Put down that shake, bro. Unless you’re in a tiny minority of Australians, it could actually be doing you more harm than good.
For the modern fitness enthusiast, protein supplements seem to be a diet essential.
But is getting protein from a bottle as good as protein from whole foods?
AN EVOLVING FIXATION ON PROTEIN
Protein powders originally came into existence to help body builders and athletes recover from intense workouts. Instead of sitting down and consuming a protein-rich meal to repair their fatigued muscles, they could get a quick fix straight from a shake.
In no time, fitness became a marketable commodity and savvy advertisers steered the evolution of protein powders from an athlete’s supplement to an exercise essential, making people think you can buy a chiselled body out of a bottle or tub.
According to the latest ABS health survey, 99% of Australians meet their protein requirements (which is around 0.5-1g per kilo of body weight). This is because protein is readily available in food.
Think about it: someone who weighs 70kg would need around 70 grams of protein a day. An average chicken breast has 40g of protein, a cod fish has 30g, tofu has 15g, and just 2 eggs give you roughly 12g. Then there are nuts, whole grains and legumes.
TOO MUCH OF A GOOD THING
Whether it’s a powdered form, a breakfast substitute for someone in a hurry, or an alternative to a snack, most protein supplements are considered safe, however there’s some question regarding their side effects, such as constipation, bloating or, in worse case, kidney strain and nutritional deficiencies.
WHO NEEDS PROTEIN SUPPLEMENTS?
Special populations that require additional nutrition, such as athletes, body builders, vegetarians, pregnant women or people recovering from surgery, might benefit from supplementation, however for general health and wellbeing a balanced diet is all that’s necessary.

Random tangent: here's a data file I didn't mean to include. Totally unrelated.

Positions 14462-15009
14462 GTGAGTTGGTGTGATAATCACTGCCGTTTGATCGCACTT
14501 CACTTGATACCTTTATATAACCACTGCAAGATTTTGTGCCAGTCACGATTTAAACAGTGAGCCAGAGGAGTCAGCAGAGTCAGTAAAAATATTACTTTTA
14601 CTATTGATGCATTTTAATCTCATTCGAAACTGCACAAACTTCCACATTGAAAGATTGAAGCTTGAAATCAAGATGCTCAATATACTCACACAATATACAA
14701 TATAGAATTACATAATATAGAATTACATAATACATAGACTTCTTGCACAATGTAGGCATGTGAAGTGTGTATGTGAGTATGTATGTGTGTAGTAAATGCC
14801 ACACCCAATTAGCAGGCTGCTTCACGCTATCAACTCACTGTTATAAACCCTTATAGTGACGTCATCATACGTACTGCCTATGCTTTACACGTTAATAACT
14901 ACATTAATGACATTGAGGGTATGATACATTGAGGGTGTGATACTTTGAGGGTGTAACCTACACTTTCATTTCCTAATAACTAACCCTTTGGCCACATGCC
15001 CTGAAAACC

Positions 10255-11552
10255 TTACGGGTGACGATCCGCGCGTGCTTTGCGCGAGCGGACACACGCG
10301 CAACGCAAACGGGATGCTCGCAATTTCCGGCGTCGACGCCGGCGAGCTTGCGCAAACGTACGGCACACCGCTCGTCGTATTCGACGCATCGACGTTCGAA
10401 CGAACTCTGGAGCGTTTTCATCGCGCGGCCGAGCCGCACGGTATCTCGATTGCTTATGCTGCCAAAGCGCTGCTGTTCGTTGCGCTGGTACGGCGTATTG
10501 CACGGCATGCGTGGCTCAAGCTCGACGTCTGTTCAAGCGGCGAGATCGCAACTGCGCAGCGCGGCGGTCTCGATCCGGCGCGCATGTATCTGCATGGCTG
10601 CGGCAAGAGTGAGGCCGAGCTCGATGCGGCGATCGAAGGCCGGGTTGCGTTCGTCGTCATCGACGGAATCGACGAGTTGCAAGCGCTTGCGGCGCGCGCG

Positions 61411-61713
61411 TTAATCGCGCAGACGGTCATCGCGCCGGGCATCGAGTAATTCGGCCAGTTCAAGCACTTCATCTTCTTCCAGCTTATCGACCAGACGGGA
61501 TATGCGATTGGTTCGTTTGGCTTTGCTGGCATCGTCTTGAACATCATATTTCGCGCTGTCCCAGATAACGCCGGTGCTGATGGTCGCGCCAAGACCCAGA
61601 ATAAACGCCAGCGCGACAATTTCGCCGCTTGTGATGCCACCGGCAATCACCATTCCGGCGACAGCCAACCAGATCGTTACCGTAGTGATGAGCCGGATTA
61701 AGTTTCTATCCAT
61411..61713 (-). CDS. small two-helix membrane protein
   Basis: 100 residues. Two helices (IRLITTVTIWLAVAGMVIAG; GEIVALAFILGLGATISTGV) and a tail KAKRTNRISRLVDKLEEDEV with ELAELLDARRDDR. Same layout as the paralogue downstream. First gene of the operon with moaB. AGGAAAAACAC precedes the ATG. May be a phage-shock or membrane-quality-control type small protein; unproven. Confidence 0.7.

Associate professor Helen O’Connor from the School of Exercise and Sports Science, Sydney university agrees: “in almost all instances in healthy people, even in elite athletes who are hellbent on building muscle, it is completely feasible to get enough protein out of food. For someone who is exercising to stay fit and lose some body fat, a better option may be to look as much as possible to food sources — they could have a carton of yoghurt, a glass of skim milk or half a sandwich.”
Accredited Sports Dietitian at the Victorian Institute of Sports, Kylie Andrew says that protein supplements can be a practical and convenient option.
“There are some benefits to be gained by consuming protein (around 10-20g) immediately after resistance exercise, and sometimes we just don’t have a yoghurt at the ready or it is impractical to cook a steak, so a protein drink comes in handy.”
WHAT ABOUT WEIGHT LOSS?
Increasing protein modestly in a diet that includes slow-releasing carbs is one of the most successful for weight loss as it this helps curb appetite and can be followed in the long term.
However, if you are adding powders, drinks or protein snack bars throughout the day and don’t adjust portions at your next meal, then you’ll be adding extra calories that can be stored as fat.
The key is to remember that the clue is in the name — they “supplement” a balanced diet and never replace. When you get protein from whole foods, you are getting other bioactive ingredients and fibre that can’t be duplicated in a supplement.
Online Source www.nsw.com.au